Outcomes After Unplanned Admission to Hospital in Older People: Ill-Defined Conditions as Potential Indicators of the Frailty Trajectory
Article first published online: 5 OCT 2012
© 2012, Copyright the Authors Journal compilation © 2012, The American Geriatrics Society
Journal of the American Geriatrics Society
Volume 60, Issue 11, pages 2104–2109, November 2012
How to Cite
J Am Geriatr Soc 60:2104–2109, 2012.
- Issue published online: 13 NOV 2012
- Article first published online: 5 OCT 2012
- older people;
- unplanned hospitalization;
- ill-defined conditions;
- disease trajectories;
To describe outcomes after unplanned hospital admission in older people and to determine whether disease trajectories in those admitted with ill-defined conditions (symptoms and signs) are distinct from other diagnostic groups and consistent with known disease trajectories.
Longitudinal follow-up after a retrospective cross-sectional study of emergency admissions to general internal and geriatric medicine units in one hospital.
Acute hospital in southern England.
All people aged 65 and older with unplanned admissions to general internal and geriatric medicine inpatient units during 2002 (N = 5,312).
Age, sex, comorbidity, presence of cognitive and mood disorders, residence, and primary diagnostic group at discharge. Outcomes were death up to 36 months from admission, any readmission, and readmission for ill-defined conditions up to 36 months after discharge.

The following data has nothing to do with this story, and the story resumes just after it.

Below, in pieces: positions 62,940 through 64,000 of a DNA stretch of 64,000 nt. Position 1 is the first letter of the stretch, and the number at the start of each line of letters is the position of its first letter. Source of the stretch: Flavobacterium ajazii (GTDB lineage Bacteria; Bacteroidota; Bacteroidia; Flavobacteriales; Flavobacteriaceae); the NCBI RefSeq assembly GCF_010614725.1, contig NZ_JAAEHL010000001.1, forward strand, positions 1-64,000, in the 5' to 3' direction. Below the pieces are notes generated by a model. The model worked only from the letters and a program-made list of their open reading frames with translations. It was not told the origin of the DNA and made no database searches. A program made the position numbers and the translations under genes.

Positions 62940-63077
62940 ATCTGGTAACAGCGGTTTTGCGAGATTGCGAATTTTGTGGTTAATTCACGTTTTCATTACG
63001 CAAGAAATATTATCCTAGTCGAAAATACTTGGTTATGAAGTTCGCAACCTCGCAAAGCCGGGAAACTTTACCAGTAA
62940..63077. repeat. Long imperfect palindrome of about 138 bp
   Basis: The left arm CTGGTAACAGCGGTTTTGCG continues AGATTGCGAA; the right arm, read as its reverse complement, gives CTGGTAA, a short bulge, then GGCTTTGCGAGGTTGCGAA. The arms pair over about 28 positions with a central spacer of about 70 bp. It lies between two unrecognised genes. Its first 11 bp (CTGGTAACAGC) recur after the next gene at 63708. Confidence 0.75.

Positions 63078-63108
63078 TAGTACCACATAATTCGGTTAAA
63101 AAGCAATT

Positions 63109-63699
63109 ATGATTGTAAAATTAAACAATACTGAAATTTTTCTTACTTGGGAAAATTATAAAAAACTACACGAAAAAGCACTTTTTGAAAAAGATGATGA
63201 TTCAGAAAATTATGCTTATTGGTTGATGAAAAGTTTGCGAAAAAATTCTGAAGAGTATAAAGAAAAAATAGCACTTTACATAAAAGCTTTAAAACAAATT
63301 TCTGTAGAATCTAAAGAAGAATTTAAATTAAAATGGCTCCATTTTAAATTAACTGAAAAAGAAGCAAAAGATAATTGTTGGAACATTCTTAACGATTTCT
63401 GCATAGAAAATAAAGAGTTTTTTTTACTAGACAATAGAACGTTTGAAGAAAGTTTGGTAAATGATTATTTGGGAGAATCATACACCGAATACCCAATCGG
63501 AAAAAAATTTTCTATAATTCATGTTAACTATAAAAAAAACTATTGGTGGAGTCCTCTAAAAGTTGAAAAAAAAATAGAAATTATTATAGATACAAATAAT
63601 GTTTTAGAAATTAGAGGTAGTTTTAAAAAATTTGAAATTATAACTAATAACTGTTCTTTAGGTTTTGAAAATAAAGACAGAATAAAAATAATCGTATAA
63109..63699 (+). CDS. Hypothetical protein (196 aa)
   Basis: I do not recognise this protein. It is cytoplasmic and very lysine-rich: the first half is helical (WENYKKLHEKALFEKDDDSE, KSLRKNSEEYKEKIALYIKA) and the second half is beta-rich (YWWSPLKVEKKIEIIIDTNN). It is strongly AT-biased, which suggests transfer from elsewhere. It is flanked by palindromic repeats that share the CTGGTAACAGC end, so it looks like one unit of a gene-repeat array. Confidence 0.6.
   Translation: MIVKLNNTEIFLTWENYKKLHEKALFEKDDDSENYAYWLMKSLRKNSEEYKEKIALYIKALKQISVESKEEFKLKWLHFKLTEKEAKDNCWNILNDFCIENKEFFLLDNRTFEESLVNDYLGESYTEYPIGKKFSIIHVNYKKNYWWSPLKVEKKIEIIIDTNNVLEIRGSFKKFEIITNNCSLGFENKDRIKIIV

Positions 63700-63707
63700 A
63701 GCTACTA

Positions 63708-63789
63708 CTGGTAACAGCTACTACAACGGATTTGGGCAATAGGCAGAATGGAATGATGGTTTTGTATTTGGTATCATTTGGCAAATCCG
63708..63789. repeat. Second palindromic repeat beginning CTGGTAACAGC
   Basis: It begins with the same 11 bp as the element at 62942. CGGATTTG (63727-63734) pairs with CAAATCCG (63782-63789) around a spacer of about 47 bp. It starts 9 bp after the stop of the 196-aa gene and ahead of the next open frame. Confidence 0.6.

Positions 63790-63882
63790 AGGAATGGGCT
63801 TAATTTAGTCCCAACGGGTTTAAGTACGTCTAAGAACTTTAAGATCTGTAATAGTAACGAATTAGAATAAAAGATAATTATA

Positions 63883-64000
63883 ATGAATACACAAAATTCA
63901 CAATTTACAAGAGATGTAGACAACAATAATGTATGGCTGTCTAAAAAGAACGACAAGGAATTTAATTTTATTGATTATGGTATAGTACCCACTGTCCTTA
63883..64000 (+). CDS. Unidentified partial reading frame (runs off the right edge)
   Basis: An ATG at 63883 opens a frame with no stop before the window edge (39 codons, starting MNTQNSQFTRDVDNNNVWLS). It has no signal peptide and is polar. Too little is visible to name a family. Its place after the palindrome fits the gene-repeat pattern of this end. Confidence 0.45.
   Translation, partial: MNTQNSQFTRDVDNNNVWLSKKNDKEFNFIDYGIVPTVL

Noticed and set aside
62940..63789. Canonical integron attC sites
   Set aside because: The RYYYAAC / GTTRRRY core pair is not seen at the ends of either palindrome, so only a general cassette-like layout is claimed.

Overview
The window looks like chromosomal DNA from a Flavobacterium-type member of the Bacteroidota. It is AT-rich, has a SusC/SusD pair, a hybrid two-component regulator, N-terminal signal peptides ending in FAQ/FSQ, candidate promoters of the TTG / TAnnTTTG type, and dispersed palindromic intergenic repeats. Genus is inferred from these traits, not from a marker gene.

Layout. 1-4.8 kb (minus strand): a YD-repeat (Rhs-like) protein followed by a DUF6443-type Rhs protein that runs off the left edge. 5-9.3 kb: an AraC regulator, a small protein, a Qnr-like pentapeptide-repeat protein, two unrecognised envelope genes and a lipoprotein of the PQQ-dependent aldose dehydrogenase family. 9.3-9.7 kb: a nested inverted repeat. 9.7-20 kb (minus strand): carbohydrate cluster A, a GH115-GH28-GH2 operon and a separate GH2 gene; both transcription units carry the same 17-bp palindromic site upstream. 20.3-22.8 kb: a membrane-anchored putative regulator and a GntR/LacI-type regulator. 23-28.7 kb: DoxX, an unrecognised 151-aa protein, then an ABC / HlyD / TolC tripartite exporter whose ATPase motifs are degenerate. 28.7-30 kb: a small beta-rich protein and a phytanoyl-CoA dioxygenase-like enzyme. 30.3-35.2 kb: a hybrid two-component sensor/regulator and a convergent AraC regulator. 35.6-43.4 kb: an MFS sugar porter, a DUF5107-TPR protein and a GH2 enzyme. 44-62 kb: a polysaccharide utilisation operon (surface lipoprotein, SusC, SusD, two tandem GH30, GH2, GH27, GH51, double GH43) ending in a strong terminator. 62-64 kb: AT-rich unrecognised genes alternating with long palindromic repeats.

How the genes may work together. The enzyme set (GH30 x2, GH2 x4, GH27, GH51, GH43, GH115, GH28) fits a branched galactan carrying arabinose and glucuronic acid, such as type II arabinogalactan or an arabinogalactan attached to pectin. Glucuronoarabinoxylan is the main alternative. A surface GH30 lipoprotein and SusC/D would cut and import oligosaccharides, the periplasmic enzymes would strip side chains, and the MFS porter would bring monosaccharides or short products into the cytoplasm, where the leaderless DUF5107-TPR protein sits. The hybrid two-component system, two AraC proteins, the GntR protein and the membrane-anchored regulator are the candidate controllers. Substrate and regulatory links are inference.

There were significant differences in death rates between the diagnostic groups, with mortality being highest in individuals with a primary diagnosis of cancer and lowest in the ill-defined conditions group. Nearly 83% of the ill-defined conditions group survived the follow-up period. Adjusted Cox proportional hazard models indicated that, when age, sex, comorbidity, residence, and cognitive and mood disorders were accounted for, the ill-defined condition group had a lower risk of death but a higher risk of subsequent readmissions for ill-defined conditions than any other group. Overall readmission risk was highest for individuals admitted for a respiratory condition but was similar in all other diagnostic groups.
The lower mortality risk associated with ill-defined conditions is consistent with chronic rather than acute needs, but the pattern of mortality and readmission is more consistent with the frailty than the chronic organ system failure illness trajectory, suggesting that functional support needs may be more important in this group of individuals.